Borrows ideas from Artemis' answer, with the following improvements:

  • We can use an iterable unpack *u,k in the for loop.
  • In Python 3.9 we can merge dicts using a|=b, which is much shorter than the old a.update(b) and {**a,**b} methods.
| improve this answer | |
\$\endgroup\$
  • \$\begingroup\$ Having a defaulted function parameter which is mutable means the function is not reusable without passing that default, so I think it has to go in the function body instead, right? \$\endgroup\$ – Jonathan Allan Sep 22 at 12:28
  • \$\begingroup\$ @JonathanAllan, I don't know Python but wouldn't g only exist within the scope of the function, meaning it would reset to the default {} with each subsequent call? \$\endgroup\$ – Shaggy Sep 22 at 19:21
  • 1
    \$\begingroup\$ @Shaggy no, I think it's in the caller's scope. Indeed a function like this is not re-usable. Here is a simple example of a mutable object (a dictionary) which does not get set back to the default on the second call. \$\endgroup\$ – Jonathan Allan Sep 22 at 22:37
  • 1
    \$\begingroup\$ @JonathanAllan indeed you're right. I've fixed this (luckily it only cost a byte). I think I've been caught by this even in non-golf contexts before! \$\endgroup\$ – Sisyphus Sep 23 at 0:24
3
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Python 3, 159 141 152 128 bytes

def f(s):
	g={}
	for k in s:
		if'='in k:
			*v,l=k.split('=')
			for r in v:
				try:g[r]=int(l)
				except:g[r]=g[l]
	return g

Try it online!

-18 bytes thanks to pxeger

+11 bytes thanks to Shaggy for pointing out a bug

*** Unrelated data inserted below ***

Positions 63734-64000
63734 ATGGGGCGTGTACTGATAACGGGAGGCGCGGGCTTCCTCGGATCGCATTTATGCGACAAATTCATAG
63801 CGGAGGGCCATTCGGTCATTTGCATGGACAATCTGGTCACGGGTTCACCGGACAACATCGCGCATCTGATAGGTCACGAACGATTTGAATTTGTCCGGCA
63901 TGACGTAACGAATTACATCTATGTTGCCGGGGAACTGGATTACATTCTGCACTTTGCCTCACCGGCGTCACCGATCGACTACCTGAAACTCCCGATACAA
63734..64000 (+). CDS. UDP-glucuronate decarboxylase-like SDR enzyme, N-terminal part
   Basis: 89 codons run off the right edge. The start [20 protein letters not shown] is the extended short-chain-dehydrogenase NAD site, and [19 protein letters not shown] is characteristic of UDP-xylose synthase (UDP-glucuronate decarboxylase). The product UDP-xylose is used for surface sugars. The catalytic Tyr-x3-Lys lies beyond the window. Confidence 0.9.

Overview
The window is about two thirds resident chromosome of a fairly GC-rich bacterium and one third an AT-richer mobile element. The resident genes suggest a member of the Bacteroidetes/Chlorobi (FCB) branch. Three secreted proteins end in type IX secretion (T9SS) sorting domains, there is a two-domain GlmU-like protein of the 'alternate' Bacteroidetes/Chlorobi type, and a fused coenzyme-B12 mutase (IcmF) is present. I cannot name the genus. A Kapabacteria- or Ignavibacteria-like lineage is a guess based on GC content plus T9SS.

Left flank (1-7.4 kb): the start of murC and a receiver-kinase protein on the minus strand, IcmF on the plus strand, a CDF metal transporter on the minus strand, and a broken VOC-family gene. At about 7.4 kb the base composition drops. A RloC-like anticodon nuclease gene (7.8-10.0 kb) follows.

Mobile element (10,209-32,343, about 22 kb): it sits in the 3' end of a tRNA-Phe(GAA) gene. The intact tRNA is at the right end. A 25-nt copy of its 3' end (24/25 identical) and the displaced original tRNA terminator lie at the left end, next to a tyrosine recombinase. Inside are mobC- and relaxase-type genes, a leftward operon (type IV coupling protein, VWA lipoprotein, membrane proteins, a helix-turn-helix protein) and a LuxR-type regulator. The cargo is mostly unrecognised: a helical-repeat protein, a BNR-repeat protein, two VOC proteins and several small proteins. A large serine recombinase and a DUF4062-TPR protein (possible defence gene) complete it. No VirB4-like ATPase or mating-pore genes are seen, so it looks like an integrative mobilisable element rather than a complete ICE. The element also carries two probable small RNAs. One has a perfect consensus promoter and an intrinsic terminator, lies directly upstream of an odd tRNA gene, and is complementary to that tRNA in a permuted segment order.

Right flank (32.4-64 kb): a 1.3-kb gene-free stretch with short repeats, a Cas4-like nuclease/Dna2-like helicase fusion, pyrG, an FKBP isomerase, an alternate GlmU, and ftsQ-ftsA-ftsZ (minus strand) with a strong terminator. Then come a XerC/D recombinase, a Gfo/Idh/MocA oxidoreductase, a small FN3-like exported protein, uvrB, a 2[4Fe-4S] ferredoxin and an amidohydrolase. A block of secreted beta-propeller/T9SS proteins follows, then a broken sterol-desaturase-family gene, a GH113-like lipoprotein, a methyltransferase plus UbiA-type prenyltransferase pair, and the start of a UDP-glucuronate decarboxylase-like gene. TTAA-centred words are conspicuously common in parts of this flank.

-24 bytes thanks to ovs

Python really isn't my strong suit for golfing :/ Note the use of tabs rather than spaces, so the indentation levels are still a single byte each. Takes input as a list of lines with assignments separated by = (no spaces) and returns a dictionary of variables and values

| improve this answer | |
\$\endgroup\$
  • \$\begingroup\$ 141 bytes by replacing the filter with an if-statement, and you also don't need the return statement \$\endgroup\$ – pxeger Sep 22 at 7:59
  • \$\begingroup\$ @pxeger Nice, edited that in! Thanks \$\endgroup\$ – caird coinheringaahing Sep 22 at 12:47
  • \$\begingroup\$ I think this might suffer from the same problem Jonathan raised here. \$\endgroup\$ – Shaggy Sep 23 at 21:47
  • \$\begingroup\$ @Shaggy So it does. Corrected \$\endgroup\$ – caird coinheringaahing Sep 23 at 21:56
  • \$\begingroup\$ Do you really need ast.literal_eval? I think you can just replace it with int. \$\endgroup\$ – ovs Sep 23 at 22:15
3
\$\begingroup\$

Batch, 331 317 72 bytes

@setlocal
@for /f "delims==" %%a in ('set')do @set %%a=
@set/a%*
@set

Takes a comma-separated list of assignments on the command line. Explanation:

@setlocal

Don't modify the parent environment.

@for /f "delims==" %%a in ('set')do @set %%a=

Delete all variables, including predefined variables such as PATH. We're only using shell builtins, so we don't need them.

@set/a%*

Evaluate the assignments.

@set

List all of the resulting variables.

| improve this answer | |
\$\endgroup\$